So I more than survived the KMD 4:18:4, I smashed it, completing the 3 stages in a total of 1:28:42.
When humans enter very cold water they almost always give an involuntary gasp followed by a prolonged period of rapid breathing. This is the cold shock response and I can honestly say it made the 400 metres swimming the most memorable, the water was damn cold, which the announcer of the day was gleefully broadcasting to all before we went in. Next year I shall try it with a wetsuit…
In spite of that I managed the 400 m swim in about 10 minutes, not far off what I did in the pool in my only pre-tri training session, so I was pretty happy with that. The upside was the lovely warm tingly feeling you get after a dip in cold water. This is probably the reason winter swimming is so popular in Denmark and it stayed with me for the rest of the race. I took it pretty easy on the bike and realised on the running stage that I had so much left in the tank I really should speed up a bit.
I guess because my only training this year was for a marathon where pacing yourself is crucial I have not quite worked out what my short distance pace is (or should be). Within a few minutes of finishing I was feeling perfectly fine and had no aches and pains whatsoever. It was a really fun event and I’m now wondering whether I should aim for a full distance tri next year, though I definitely never intended to start this when I ran the marathon in May…
The last time I did this race, two years ago, I only just made it in 1:45 and was quite knackered afterwards, so it was a great feeling that I could easily run this distance. I am certainly much much fitter than probably any time in the last 15 years or so. It is such a liberating feeling and is leading to quite a virtuous circle.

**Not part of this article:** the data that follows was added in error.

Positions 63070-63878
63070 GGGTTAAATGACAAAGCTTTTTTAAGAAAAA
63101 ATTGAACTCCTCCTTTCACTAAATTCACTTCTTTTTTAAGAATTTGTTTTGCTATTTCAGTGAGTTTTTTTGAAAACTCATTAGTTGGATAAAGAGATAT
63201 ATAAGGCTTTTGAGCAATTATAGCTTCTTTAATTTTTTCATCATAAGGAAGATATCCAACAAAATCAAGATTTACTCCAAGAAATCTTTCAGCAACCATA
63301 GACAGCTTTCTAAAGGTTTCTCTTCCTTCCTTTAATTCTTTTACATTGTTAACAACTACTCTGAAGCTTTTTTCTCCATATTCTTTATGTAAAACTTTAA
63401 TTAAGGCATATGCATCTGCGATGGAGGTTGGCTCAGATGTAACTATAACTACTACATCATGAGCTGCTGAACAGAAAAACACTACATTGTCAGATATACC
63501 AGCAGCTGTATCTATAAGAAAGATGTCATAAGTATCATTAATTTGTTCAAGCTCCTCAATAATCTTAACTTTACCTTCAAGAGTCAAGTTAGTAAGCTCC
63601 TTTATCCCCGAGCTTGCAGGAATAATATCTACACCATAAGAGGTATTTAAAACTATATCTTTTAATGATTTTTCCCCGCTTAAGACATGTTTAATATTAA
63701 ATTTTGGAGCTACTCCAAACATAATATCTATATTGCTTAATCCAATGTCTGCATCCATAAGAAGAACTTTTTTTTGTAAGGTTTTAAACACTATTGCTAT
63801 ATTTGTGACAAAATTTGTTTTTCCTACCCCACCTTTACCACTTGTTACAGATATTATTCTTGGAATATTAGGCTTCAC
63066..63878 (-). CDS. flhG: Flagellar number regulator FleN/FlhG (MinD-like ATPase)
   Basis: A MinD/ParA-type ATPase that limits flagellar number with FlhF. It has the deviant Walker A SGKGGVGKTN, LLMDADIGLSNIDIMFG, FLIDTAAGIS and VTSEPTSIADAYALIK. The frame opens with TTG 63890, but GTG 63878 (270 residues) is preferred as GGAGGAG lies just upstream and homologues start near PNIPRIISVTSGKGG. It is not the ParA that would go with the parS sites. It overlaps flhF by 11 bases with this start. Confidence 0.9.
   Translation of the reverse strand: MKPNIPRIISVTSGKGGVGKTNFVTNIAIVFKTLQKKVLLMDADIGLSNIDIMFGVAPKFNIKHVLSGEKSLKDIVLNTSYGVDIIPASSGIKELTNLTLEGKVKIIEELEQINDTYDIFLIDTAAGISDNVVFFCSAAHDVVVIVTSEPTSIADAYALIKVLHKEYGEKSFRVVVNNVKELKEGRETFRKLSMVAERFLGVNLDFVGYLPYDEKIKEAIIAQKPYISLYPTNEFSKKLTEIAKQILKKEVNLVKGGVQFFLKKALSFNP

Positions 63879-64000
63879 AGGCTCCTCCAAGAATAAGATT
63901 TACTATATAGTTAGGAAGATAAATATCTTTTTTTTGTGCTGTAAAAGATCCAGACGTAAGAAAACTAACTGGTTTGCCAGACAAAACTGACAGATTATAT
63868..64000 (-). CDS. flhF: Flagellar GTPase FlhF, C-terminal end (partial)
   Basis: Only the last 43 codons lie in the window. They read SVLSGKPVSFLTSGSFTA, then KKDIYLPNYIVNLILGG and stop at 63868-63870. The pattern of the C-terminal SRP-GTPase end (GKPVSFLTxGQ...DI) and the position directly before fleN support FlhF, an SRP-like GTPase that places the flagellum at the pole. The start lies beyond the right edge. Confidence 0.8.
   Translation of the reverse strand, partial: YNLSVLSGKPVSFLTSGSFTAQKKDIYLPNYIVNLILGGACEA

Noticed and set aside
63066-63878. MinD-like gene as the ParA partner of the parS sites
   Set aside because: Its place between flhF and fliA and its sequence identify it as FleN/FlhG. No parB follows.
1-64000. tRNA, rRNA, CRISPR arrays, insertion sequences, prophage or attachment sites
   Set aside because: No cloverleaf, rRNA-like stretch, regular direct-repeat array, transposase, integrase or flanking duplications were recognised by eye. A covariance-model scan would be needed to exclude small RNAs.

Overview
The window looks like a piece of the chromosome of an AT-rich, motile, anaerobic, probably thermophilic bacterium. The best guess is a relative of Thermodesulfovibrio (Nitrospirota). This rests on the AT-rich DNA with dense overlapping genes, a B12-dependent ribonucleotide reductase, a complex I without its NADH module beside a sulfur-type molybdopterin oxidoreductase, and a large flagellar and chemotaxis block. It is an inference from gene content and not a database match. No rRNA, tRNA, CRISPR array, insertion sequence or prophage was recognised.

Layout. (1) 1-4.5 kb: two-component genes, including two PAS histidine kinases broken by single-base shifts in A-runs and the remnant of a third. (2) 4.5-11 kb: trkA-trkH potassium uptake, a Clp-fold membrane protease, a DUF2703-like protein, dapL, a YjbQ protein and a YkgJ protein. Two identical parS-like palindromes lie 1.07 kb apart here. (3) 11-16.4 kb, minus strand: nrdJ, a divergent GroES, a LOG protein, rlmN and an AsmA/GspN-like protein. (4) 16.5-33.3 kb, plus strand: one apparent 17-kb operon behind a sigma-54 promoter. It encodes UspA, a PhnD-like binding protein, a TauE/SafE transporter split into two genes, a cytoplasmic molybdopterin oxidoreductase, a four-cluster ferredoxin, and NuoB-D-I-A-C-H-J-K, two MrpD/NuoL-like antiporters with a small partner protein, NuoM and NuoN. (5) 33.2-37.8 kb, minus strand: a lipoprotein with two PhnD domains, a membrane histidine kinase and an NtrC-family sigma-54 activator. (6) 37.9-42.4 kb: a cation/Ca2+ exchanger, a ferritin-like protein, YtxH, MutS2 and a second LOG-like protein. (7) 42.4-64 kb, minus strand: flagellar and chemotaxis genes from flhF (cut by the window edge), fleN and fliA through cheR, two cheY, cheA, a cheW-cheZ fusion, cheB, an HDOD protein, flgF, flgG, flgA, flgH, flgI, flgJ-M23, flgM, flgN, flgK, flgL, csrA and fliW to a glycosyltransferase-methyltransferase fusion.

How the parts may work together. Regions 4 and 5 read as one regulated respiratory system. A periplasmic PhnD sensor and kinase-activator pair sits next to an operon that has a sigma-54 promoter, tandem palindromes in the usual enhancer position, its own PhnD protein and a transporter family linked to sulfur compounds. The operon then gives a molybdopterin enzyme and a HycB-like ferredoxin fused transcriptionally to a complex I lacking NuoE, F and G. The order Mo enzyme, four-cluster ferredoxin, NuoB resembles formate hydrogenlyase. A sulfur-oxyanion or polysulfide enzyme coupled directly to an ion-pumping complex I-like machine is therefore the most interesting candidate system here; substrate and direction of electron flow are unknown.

I read on a blog I stumbled upon recently:
“I’m seeing muscles reappear that have been hidden by fat for years. I’m feeling like I have more energy. My joints feel more solid. I feel like my ‘old’ athletic and outdoorsy self is emerging after hibernation”.
I can really relate to this, it’s as if training for and then doing the marathon unlocked a bit of my old me that had been buried under work, family, kids and the comfort eating that stress brings on. Doing the mini-tri and being able to feel the difference immediately afterwards has really underlined how far I have come. Now I want to do more training, more exercise, to feel that great feeling unlocked once more.
So much of this is down to Victoria’s great work with me but I was also reflecting as I was riding and running during the tri that I have many great friends to thank for my training reawakening too.
I would not have even considered a marathon if not for friend A’s reminiscing on how fun it was, the same incidentally was true of the KMD tri. It was the same A, along with another mutual friend K who persuaded me to do it in the first place. My rather shocking time and state after that first one convinced me I needed help and to seek out Victoria. I would certainly never have bought a road bike if another female friend H had not persuaded me to by a track cycling event when she found on a deal online. H is in fact a truly remarkable athlete, competing at a very high level in cycling in her home country, she fetched up in Copenhagen around the time I had my first child. We met and became friends while cycling around the city with our respective babies in matching cycle trailers each week, trying to escape the cabin fever that sometimes accompanies parental leave.
Then there is my sister. I am so proud of her achievements at a very high level in amateur cycling culminating in her recent invitation to participate in a race with many pros in it. One of my best Danish friends gave me heaps of advice while I was training, including lending me her water belt, a revelation the first time I tried it, and I have somehow found myself surrounded by great role models. It’s fairly well known that if your friends are obese or overweight then you are more likely to be too. We adjust our expectations compared to what we see around us. The same must also be true for exercise and fitness and having such amazing friends around me has really inspired a lot of this journey back to sport in me.